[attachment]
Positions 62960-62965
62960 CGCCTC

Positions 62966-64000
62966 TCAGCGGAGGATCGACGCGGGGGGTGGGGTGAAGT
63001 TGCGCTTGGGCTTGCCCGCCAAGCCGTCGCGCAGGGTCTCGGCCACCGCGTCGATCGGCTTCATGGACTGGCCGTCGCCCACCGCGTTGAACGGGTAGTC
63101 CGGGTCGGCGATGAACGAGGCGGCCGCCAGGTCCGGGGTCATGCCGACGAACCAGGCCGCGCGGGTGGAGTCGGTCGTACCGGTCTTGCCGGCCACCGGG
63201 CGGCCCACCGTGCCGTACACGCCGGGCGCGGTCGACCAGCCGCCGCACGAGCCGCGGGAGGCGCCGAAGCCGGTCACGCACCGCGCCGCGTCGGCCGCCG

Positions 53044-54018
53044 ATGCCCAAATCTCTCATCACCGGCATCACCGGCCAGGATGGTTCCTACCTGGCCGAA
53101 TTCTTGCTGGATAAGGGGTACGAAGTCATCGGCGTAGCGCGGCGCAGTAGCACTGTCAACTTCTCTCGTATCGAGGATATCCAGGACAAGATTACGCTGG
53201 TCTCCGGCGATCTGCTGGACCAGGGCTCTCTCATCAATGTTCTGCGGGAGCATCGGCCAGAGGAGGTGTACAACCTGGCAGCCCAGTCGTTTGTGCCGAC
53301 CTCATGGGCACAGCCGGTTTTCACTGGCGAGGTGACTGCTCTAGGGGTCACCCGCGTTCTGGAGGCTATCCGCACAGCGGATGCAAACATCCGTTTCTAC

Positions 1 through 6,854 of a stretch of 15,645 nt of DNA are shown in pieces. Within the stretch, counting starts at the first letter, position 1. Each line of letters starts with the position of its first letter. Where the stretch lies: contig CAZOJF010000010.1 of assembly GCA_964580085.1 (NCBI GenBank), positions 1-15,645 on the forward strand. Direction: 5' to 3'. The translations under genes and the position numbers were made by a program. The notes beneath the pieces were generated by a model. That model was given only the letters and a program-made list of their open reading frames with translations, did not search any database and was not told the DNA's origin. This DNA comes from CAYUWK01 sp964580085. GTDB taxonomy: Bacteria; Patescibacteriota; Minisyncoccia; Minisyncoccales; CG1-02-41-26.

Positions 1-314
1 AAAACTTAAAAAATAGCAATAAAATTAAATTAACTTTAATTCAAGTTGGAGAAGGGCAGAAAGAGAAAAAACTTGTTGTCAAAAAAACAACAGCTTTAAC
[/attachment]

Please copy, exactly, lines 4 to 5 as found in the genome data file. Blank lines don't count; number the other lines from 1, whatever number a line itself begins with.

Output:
62966 TCAGCGGAGGATCGACGCGGGGGGTGGGGTGAAGT
63001 TGCGCTTGGGCTTGCCCGCCAAGCCGTCGCGCAGGGTCTCGGCCACCGCGTCGATCGGCTTCATGGACTGGCCGTCGCCCACCGCGTTGAACGGGTAGTC